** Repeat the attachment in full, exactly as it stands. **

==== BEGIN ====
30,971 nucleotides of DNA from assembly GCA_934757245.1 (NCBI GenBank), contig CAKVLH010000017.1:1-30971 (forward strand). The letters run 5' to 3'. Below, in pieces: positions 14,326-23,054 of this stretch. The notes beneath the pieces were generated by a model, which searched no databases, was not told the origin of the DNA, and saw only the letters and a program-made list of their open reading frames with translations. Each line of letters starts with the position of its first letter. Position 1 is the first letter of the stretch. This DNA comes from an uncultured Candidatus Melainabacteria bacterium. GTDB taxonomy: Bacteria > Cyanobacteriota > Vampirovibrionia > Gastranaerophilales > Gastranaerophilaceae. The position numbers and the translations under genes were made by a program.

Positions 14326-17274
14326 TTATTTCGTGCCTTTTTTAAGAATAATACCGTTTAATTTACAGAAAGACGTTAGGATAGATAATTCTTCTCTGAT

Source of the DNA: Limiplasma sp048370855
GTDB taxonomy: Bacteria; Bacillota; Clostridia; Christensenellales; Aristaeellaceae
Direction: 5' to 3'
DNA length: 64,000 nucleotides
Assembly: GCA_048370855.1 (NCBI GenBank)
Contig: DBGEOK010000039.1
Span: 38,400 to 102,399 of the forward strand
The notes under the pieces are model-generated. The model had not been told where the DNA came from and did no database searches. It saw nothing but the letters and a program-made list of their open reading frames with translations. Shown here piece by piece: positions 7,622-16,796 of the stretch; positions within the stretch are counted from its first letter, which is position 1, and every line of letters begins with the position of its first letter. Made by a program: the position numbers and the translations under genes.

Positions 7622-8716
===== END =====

30,971 nucleotides of DNA from assembly GCA_934757245.1 (NCBI GenBank), contig CAKVLH010000017.1:1-30971 (forward strand). The letters run 5' to 3'. Below, in pieces: positions 14,326-23,054 of this stretch. The notes beneath the pieces were generated by a model, which searched no databases, was not told the origin of the DNA, and saw only the letters and a program-made list of their open reading frames with translations. Each line of letters starts with the position of its first letter. Position 1 is the first letter of the stretch. This DNA comes from an uncultured Candidatus Melainabacteria bacterium. GTDB taxonomy: Bacteria > Cyanobacteriota > Vampirovibrionia > Gastranaerophilales > Gastranaerophilaceae. The position numbers and the translations under genes were made by a program.

Positions 14326-17274
14326 TTATTTCGTGCCTTTTTTAAGAATAATACCGTTTAATTTACAGAAAGACGTTAGGATAGATAATTCTTCTCTGAT

Source of the DNA: Limiplasma sp048370855
GTDB taxonomy: Bacteria; Bacillota; Clostridia; Christensenellales; Aristaeellaceae
Direction: 5' to 3'
DNA length: 64,000 nucleotides
Assembly: GCA_048370855.1 (NCBI GenBank)
Contig: DBGEOK010000039.1
Span: 38,400 to 102,399 of the forward strand
The notes under the pieces are model-generated. The model had not been told where the DNA came from and did no database searches. It saw nothing but the letters and a program-made list of their open reading frames with translations. Shown here piece by piece: positions 7,622-16,796 of the stretch; positions within the stretch are counted from its first letter, which is position 1, and every line of letters begins with the position of its first letter. Made by a program: the position numbers and the translations under genes.

Positions 7622-8716